Debate sends councillor packing
Ongoing conflict over a proposed prison has led Tracy Williamson to abandon politics.
Williamson is not seeking a second term as a councillor during Lumby’s municipal election Nov. 19.
“Half of my decision not to run is a result of the correctional facility debate and watching the community fracture,” she said, adding that her other reasons for not pursuing re-election are her family and a lack of progress on parks and recreation issues.
Williamson says the community discussion over a prison became personal and as a councillor, she was open to heated comments and e-mails.
“The debate, it followed every step I took — whether I was at lunch or at a more formal setting. It took over my workplace,” she said.
Williamson opposed applying to the provincial government for a prison, but once council took that step, she didn’t openly challenge her colleagues. That upset people who wanted her to take a more visible stand.
“We made a lot of mistakes,” she said of how council presented the concept to residents.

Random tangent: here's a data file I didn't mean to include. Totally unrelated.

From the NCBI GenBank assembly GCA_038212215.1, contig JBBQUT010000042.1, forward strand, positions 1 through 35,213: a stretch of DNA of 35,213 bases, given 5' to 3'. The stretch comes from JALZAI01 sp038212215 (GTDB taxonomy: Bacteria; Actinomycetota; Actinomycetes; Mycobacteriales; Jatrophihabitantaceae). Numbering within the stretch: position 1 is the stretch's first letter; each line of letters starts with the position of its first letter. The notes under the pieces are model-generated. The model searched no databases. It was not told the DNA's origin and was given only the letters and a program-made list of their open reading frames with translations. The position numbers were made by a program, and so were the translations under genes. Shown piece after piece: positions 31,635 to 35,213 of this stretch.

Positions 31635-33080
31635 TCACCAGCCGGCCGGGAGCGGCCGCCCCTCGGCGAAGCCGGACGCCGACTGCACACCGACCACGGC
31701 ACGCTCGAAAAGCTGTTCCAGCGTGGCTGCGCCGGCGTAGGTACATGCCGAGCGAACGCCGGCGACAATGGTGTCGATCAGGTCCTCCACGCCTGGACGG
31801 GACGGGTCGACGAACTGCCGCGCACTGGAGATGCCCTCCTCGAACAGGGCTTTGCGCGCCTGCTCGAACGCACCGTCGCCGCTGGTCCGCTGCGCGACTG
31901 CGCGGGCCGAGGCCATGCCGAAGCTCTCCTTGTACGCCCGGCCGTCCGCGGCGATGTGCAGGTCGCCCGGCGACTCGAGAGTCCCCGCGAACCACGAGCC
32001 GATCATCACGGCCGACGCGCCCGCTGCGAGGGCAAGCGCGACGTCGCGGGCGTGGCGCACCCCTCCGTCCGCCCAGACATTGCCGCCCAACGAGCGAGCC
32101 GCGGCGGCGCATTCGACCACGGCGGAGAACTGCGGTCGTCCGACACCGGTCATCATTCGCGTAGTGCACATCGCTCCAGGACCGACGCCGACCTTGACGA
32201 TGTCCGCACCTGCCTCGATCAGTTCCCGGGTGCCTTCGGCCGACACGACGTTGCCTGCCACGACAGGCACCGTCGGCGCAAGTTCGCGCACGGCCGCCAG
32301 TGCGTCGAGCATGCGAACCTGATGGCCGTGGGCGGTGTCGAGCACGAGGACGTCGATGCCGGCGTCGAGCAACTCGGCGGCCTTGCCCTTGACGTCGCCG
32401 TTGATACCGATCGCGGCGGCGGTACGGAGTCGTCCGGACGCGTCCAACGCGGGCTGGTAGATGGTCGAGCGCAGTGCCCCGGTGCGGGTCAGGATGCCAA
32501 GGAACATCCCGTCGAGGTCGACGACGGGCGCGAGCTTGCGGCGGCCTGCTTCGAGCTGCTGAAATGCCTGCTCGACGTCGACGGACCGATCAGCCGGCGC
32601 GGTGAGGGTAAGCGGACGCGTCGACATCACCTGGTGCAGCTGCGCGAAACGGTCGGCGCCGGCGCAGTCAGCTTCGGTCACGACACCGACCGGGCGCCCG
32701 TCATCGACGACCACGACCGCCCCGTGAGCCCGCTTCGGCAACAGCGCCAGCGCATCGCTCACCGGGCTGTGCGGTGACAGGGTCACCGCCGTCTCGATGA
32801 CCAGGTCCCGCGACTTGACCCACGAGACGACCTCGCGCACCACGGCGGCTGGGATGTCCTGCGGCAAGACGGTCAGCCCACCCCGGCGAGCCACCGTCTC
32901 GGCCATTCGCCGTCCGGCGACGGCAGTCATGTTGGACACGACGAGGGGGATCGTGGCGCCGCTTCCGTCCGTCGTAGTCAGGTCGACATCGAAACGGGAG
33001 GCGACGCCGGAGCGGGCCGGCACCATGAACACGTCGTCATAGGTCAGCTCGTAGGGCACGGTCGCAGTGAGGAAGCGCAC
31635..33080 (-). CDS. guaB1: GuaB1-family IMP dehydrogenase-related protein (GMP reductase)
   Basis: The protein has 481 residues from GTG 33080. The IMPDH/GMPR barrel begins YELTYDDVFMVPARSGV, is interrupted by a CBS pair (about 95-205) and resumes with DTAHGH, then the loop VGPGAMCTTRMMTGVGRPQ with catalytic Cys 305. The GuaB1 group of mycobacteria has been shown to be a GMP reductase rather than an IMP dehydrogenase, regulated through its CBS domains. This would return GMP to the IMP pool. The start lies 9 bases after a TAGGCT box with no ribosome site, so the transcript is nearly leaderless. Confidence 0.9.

“We should have had public input at the very beginning. Maybe we should have put other industries on the table for (economic development) options.”
However, Williamson refutes claims that council had predetermined that a prison would be sought before taking the matter to the community.
“All this council and mayor wanted was to get to negotiations,” she said of the process with the government.
Individuals in favour and opposed to a prison are seeking seats on council Nov. 19 and reigniting the rift is a concern for Williamson.
“It’s still on the street and in conversation,” she said.
“I wish the province would have made a decision on a location by now.”
Williamson admits, though, that the debate has demonstrated a sense of community pride and that is positive.
“Seeing people step up for council seats is good news. I applaud both sides of the fence. To put themselves forward for three years of office shows they are committed to what they believe in,” she said.
Also not seeking a seat Nov. 19 is Ben Winters, a longtime councillor.
“I put in nine years and I have done my share,” said Winters, adding that he’s enjoyed his time on council.
“I’ve never seen a better bunch of people to work with. I will definitely miss it.”